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Qualitative tests for carbohydrates

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Introduction

Qualitative Tests For Carbohydrates Introduction In this practical experiment there are given , five known carbohydrate solutions. Namely Glucose, Fructose, Xylose, Starch and Sucrose (common table sugar). The first four are what are known as "reducing sugars" which in solution form either an aldehyde or a ketone. The latter, sucrose, is known as a "non-reducing" sugar. In addition to these is an unknown carbohydrate solution. There are qualitative food tests that are regularly used to identify the presence of these carbohydrates in foodstuffs. The following are a brief description of these well proven tests for each named carbohydrate. a) The Molisch test for Carbohydrates - the result of this test shows positive where all carbohydrates are present. Monosaccharides (simple one sugar units) give a rapid positive test, whereas Disaccharides (double sugar units) react more slowly. This is due to the Molisch reagent (a-naphthol 95% in ethanol) either dehydrating pentoses (sugars with 5 carbon atoms) to form furfural and dehydrates hexoses (sugars with 6 carbon atoms) to form 5-hydroxymethyl furfural. The reaction of the Molisch reagent with these furfurals produces the purple product. A positive result produces a purple furfural product.

Middle

If these tests prove positive it should be able to determine what the "UNKNOWN" solution contains and possibly identify it. The Test methods employed were:- a) The Molisch test method for Carbohydrates used in this experiment - To 1 cm of each solution add 3 drops of a-naphthol 95% in ethanol solution and mix using a glass stirring rod. Tilt the tube and very carefully pour down the inside of the test tube 1cm of concentrated H2SO4 so that the sulphuric acid forms a separate layer under the sugar layer. b) The Benedict's test method for Reducing Sugars used in this experiment - To about 2cm3 of sugar solution add 2cm3 of Benedict's reagent. Mix the reagents and heat in the water bath until boiling. Complete this test with each sugar solution. c) The Seliwanoff's test method for Fructose used in this experiment - To 3cm3 of Seliwanoff's reagent (resorcinol in HCl), add a few drops of sugar solution and heat. The solution should go a nice brick orange colour in the presence of fructose and on cooling should go cloudy as well. Complete this with each sugar solution. d) The Iodine test method for Starch used in this experiment - To about 3cm3 of starch solution add 3 drops of iodine reagent,( iodine dissolved in potassium iodide)and note the colour formed.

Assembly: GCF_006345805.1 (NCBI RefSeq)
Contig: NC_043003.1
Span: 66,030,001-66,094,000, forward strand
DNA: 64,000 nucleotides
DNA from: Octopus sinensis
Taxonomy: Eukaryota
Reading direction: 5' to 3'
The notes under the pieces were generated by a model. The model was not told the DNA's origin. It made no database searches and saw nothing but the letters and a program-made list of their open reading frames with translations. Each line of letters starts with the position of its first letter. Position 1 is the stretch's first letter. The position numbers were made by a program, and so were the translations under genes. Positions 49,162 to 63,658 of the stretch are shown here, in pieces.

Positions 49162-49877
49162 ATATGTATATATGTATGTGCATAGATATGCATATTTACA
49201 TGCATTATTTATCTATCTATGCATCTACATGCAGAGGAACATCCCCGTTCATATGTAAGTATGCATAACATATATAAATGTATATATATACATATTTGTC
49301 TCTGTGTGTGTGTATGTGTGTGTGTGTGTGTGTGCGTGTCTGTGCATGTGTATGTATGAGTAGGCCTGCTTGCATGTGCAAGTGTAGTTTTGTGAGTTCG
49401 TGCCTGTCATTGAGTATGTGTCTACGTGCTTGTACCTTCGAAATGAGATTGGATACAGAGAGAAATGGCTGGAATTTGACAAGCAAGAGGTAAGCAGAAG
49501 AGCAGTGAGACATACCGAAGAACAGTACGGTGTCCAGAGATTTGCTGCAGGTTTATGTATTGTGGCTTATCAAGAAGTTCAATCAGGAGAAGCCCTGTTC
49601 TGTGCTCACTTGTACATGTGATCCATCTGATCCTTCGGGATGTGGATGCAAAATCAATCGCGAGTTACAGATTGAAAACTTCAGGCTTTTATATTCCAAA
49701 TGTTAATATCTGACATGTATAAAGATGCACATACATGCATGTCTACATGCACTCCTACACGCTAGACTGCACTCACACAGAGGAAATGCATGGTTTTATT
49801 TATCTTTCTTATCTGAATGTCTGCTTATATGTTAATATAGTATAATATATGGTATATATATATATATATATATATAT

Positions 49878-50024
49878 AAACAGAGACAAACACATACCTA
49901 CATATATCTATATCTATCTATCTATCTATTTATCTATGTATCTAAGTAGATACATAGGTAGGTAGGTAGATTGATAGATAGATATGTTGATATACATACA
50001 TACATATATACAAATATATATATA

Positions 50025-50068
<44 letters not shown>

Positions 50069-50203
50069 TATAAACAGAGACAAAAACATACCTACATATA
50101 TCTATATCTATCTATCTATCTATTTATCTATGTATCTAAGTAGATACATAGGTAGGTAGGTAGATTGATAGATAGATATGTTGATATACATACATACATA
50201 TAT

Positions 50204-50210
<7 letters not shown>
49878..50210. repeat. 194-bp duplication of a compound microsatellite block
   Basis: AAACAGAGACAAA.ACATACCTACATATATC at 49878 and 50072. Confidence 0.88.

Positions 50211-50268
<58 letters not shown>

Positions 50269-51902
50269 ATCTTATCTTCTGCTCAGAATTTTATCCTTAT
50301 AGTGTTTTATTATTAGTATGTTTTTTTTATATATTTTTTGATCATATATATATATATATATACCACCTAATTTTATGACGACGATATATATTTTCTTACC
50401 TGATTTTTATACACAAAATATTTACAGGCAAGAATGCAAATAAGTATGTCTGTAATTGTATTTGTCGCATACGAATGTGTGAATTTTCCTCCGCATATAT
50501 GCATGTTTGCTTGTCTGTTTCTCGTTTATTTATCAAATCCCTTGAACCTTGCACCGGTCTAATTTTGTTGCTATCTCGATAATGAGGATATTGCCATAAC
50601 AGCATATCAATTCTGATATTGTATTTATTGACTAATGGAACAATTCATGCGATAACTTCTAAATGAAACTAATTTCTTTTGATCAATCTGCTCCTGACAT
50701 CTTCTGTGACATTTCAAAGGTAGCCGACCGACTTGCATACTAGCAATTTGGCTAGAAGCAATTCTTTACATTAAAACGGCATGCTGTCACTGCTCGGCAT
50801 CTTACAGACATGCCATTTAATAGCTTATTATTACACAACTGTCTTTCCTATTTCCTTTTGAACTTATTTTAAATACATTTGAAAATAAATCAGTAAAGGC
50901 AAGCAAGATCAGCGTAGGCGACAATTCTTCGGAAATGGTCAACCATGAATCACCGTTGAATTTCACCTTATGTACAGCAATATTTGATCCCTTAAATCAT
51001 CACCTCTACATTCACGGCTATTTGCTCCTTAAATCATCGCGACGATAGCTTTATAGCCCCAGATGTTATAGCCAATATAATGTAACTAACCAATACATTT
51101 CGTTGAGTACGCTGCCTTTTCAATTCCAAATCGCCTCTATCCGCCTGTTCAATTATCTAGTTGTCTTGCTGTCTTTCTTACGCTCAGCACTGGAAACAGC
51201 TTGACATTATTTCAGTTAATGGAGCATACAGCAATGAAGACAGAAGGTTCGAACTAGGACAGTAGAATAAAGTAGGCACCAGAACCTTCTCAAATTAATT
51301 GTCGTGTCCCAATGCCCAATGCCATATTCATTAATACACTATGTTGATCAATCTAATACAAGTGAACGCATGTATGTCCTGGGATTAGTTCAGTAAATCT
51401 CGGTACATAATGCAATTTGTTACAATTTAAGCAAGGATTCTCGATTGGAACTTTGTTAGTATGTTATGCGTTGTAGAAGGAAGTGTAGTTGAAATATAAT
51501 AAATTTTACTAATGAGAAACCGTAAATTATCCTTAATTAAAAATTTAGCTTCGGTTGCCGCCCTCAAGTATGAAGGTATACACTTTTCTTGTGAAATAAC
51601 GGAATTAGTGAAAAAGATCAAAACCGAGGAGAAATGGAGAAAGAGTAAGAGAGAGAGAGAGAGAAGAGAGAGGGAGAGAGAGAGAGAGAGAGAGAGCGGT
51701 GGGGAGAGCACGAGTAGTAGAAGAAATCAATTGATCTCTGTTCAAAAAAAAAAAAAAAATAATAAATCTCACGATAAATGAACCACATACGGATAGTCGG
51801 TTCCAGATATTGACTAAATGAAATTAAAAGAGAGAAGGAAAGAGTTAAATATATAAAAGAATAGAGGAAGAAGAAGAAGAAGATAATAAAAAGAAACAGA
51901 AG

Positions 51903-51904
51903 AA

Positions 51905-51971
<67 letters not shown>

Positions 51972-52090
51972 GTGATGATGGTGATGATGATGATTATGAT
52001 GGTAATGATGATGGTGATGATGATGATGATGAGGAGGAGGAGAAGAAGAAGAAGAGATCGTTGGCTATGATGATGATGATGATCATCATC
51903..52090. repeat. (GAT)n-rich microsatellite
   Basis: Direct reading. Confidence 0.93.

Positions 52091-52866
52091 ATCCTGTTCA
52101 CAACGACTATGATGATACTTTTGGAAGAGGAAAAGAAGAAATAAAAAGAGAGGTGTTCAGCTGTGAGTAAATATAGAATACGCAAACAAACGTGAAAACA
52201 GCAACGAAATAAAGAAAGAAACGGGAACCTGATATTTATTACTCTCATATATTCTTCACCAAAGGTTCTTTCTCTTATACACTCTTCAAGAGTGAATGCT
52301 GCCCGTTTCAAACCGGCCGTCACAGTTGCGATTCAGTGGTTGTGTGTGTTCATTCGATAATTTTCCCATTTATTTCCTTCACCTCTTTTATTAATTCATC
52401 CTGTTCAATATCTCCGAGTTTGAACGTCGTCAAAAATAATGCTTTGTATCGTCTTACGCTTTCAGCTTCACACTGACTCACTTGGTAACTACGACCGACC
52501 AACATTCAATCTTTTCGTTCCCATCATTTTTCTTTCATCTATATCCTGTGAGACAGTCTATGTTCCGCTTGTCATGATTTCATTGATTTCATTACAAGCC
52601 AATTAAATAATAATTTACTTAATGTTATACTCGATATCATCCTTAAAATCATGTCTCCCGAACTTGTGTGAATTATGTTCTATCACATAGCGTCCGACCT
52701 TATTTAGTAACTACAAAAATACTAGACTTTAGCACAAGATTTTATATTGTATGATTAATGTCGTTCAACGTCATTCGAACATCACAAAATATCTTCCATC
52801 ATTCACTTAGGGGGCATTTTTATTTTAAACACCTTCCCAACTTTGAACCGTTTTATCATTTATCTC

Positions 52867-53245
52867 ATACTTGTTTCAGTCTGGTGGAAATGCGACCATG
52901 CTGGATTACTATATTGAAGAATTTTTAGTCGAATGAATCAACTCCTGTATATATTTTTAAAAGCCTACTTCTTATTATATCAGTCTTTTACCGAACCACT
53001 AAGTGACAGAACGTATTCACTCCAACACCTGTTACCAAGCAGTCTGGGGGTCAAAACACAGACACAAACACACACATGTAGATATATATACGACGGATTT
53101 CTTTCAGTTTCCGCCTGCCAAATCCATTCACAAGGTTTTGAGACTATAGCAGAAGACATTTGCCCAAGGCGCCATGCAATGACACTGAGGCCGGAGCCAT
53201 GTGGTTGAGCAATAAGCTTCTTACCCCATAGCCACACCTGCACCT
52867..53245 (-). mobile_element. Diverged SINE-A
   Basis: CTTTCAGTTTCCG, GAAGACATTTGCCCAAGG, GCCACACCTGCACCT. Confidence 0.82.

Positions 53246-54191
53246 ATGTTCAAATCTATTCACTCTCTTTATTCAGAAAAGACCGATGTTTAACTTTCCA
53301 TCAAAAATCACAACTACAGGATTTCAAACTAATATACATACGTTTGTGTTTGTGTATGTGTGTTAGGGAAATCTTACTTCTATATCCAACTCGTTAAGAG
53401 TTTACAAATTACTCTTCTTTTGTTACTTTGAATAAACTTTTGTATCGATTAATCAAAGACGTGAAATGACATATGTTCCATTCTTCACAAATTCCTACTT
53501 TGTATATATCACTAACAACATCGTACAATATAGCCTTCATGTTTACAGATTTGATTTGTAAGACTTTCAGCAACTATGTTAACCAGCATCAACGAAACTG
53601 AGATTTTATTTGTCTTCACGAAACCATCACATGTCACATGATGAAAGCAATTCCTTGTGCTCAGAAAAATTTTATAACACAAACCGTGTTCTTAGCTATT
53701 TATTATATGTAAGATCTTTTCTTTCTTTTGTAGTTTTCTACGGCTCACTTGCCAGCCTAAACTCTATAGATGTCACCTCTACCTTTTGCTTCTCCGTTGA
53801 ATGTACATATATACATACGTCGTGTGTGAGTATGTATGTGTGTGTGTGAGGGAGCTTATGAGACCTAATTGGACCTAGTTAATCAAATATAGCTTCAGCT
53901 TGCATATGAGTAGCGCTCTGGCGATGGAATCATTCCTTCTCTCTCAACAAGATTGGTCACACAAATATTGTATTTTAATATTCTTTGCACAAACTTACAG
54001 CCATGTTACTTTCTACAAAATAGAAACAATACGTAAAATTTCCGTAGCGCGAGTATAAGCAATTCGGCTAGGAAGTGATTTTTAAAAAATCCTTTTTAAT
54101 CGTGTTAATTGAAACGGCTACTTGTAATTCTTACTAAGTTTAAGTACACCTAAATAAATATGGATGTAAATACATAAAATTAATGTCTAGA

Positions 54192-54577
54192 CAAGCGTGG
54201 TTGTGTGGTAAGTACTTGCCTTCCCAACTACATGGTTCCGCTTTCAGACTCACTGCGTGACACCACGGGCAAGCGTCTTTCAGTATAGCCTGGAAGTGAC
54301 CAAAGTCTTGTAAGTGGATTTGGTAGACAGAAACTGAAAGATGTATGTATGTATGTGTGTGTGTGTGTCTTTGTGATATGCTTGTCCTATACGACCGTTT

Conclusion

This may have been down to contamination but with what remains unknown. Conclusion As can be seen from the table of results shown above, the "UNKNOWN" gave three positive results . It gave a positive result under the Molisch test indicating that it is a carbohydrate and it also gave a positive result under the Benedict's test indicating that it is a reducing sugar. In addition to this it tested positive under the iodine test indicating the presence of starch. It gave negative results under the Seliwanoff's test which indicates it is not Fructose. It also gave a negative result under the Bial's test which indicates that it is a hexose sugar and not a pentose sugar. As previously mentioned the starch gave a blue result under Benedict's test which is not what was expected from a reducing sugar, as it would have been expected to produce an orange precipitate. This may have been down to contamination but with what remains unknown. In the main the errors could have been down to the inaccuracies in measurement e.g. it is difficult to be precise using a teat pipette and approximate quantities although it seems the results gained were on the whole correct. For more accurate results for future experiments the use of a burette could prove to be an improvement.

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